Of course, there are some kinds of ambiguity you want to avoid. In my mid-teens, I was very frustrated by what I saw as the low imaginative resolution of the science fiction I was reading. There were wonderful writers of course, but I encountered a lot of lazy visualization. I can still remember being outraged by a story which opened with someone looking out the porthole of something, you didn’t know what, and seeing a figure in silver boots sprawled by an airplane. Those “silver boots” totally offended me. Are they lamé? Are they articulated sterling? What the hell am I supposed to be seeing? It was never explained, and I took that to mean that the author neither knew nor gave a shit. Some kind of work had not been done.
Productive ambiguity is not the same as lazy writing. But what’s the proper balance of mystery and clarity? This tension is result of a problem central to science fiction: we’re applying hundred-year-old techniques of literary naturalism to imagined futures. This, I think, has been a huge part of what I’ve wanted to do, but it poses certain challenges. As a writer, you want to describe things so that they speak for themselves. But when you’re writing about the future, some objects, ideas, and sensations may be unfamiliar to the reader no matter how well you describe them, because they’re not real.
My instinct throughout The Peripheral was to play strict science fiction golf, which means to me avoiding the clumsy integration of exposition or contextual information, even when dealing with terms and technologies the reader won’t recognize (because they don’t exist). It’s important to avoid what science fiction writers sometimes call the “As you know, Bob,” paragraph, in which you do this big info dump. There’s pleasure in working it out. Besides, brief, understated descriptions tend to better serve the lens of character. Real people don’t think of things in quite so many adverbs, or adjectives. And then I like to think that withholding information also rewards readers who will go back and re-read the whole thing. All of those little enigmas play differently the second time through.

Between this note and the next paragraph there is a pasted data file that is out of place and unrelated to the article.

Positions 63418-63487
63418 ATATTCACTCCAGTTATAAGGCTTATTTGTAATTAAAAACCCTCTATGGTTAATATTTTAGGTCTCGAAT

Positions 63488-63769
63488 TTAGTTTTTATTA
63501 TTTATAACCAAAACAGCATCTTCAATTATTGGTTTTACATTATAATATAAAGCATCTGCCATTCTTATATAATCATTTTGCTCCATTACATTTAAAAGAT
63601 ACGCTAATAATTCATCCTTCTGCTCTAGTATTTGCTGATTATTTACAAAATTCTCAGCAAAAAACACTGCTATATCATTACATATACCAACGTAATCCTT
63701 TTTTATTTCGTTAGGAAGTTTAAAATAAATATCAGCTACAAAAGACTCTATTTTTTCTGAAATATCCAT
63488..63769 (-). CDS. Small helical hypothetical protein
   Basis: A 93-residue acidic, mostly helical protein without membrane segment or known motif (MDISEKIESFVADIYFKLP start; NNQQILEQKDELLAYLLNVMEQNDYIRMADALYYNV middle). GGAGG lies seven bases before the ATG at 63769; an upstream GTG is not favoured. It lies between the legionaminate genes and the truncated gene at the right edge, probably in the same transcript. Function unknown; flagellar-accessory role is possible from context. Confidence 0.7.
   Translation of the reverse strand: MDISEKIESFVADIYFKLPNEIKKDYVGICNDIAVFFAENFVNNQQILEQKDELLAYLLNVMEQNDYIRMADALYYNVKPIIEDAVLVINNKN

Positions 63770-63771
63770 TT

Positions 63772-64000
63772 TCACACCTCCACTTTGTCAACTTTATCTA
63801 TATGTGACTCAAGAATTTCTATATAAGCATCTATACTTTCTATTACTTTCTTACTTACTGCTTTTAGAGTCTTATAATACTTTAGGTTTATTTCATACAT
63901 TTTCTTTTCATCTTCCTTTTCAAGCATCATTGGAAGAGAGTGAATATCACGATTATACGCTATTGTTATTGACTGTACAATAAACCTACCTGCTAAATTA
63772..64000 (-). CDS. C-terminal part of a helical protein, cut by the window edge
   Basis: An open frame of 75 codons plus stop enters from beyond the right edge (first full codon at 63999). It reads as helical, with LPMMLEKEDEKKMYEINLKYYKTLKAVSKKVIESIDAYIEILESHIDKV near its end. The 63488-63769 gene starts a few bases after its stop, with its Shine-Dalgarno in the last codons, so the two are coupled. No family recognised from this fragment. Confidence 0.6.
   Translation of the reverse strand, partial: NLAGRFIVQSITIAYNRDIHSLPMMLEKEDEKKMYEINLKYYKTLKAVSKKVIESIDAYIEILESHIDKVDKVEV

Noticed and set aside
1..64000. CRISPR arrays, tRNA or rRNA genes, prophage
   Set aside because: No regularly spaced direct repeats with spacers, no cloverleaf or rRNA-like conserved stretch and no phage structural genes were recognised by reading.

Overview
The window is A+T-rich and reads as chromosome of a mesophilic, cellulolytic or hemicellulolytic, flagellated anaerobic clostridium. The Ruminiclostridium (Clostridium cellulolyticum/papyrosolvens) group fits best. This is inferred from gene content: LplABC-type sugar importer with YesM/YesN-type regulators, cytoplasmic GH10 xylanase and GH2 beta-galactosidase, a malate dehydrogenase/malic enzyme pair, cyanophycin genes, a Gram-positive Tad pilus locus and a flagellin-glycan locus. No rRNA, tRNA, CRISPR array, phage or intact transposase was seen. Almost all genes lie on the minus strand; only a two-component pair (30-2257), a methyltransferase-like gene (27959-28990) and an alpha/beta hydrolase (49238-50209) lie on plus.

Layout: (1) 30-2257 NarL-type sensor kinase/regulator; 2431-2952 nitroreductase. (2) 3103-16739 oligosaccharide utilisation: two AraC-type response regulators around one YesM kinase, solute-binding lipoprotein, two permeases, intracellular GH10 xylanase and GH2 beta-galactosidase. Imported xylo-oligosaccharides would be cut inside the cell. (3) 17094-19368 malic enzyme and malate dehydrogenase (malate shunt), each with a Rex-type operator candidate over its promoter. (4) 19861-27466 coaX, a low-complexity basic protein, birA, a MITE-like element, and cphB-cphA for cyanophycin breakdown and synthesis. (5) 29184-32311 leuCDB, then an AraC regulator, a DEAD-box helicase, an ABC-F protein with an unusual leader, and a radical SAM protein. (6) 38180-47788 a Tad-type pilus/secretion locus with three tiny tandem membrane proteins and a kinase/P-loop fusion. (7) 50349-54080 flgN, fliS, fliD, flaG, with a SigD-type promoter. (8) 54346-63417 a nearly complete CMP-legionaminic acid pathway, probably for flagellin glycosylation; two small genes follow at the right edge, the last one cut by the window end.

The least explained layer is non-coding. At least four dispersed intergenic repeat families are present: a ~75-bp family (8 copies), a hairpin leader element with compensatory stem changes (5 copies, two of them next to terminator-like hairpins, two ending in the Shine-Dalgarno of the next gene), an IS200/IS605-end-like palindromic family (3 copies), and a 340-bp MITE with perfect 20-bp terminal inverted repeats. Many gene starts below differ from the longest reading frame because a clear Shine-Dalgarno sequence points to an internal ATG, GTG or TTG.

Of course, this approach doesn’t work for everyone. I’ve been doing what no writer should ever do, reading the user reviews of my new book on the Amazon site. Sometimes, I’ll hit on one that says something like, “What a pain in the ass! There’s all this slang, and I’m expected to know what it means?” It’s not going to work for some people. But, a novel can’t be anything very good in my opinion and simultaneously be totally available to everyone.
Playing by the rules of strict sci-fi golf is a risk, though, one that anyone writing thoroughly-imagined speculative fiction—Margaret Atwood, say—runs. Sophisticated science fiction requires a sort of cultural super-structure of reading skill. We forget as readers of longform fiction that at one time we didn’t know how to do that—we had to acquire the skill through cultural education. It’s the same with good sci-fi, which generally requires a sort of super-structure of cultural experience to make it pleasurably accessible. As a reader, I want to encounter rigorously-imagined literature—but anyone working this way risks losing of losing a portion of their perspective audience.
I’ve sometimes suspected myself of writing, however unconsciously, opening lines that very possibly would put off (“warn off” might be the kinder way to put) readers who might be less likely to enjoy the rest of the book. Indeed, I suspect I’ve sometimes written entire opening chapters that way, though today I make some conscious effort not to.
In any case, the first sentence is the handshake, on either side of the writer-reader divide. The reader shakes hands with the writer. The writer has already had to shake hands with the unknown. Assuming both have heard the click, we’ve got it going on.